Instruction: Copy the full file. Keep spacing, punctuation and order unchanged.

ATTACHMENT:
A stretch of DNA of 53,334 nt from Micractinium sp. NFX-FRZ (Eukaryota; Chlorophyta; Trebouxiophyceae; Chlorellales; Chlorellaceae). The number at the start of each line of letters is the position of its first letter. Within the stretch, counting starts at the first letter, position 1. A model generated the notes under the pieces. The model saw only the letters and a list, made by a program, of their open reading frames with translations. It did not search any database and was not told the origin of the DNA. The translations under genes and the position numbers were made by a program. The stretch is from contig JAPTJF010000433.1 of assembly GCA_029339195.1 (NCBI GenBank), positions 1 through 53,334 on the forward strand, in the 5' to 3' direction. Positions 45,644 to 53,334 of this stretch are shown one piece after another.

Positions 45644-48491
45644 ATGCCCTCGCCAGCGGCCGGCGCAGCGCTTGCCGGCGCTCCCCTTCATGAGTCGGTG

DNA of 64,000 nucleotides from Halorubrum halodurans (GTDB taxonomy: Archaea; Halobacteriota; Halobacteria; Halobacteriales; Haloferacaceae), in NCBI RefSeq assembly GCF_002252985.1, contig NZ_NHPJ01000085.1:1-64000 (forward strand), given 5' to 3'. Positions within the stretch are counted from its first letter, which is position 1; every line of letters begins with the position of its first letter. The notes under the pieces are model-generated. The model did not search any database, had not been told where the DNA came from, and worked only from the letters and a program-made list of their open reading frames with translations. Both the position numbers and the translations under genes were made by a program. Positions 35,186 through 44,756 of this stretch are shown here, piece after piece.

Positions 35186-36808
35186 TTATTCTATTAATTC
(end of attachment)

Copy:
A stretch of DNA of 53,334 nt from Micractinium sp. NFX-FRZ (Eukaryota; Chlorophyta; Trebouxiophyceae; Chlorellales; Chlorellaceae). The number at the start of each line of letters is the position of its first letter. Within the stretch, counting starts at the first letter, position 1. A model generated the notes under the pieces. The model saw only the letters and a list, made by a program, of their open reading frames with translations. It did not search any database and was not told the origin of the DNA. The translations under genes and the position numbers were made by a program. The stretch is from contig JAPTJF010000433.1 of assembly GCA_029339195.1 (NCBI GenBank), positions 1 through 53,334 on the forward strand, in the 5' to 3' direction. Positions 45,644 to 53,334 of this stretch are shown one piece after another.

Positions 45644-48491
45644 ATGCCCTCGCCAGCGGCCGGCGCAGCGCTTGCCGGCGCTCCCCTTCATGAGTCGGTG

DNA of 64,000 nucleotides from Halorubrum halodurans (GTDB taxonomy: Archaea; Halobacteriota; Halobacteria; Halobacteriales; Haloferacaceae), in NCBI RefSeq assembly GCF_002252985.1, contig NZ_NHPJ01000085.1:1-64000 (forward strand), given 5' to 3'. Positions within the stretch are counted from its first letter, which is position 1; every line of letters begins with the position of its first letter. The notes under the pieces are model-generated. The model did not search any database, had not been told where the DNA came from, and worked only from the letters and a program-made list of their open reading frames with translations. Both the position numbers and the translations under genes were made by a program. Positions 35,186 through 44,756 of this stretch are shown here, piece after piece.

Positions 35186-36808
35186 TTATTCTATTAATTC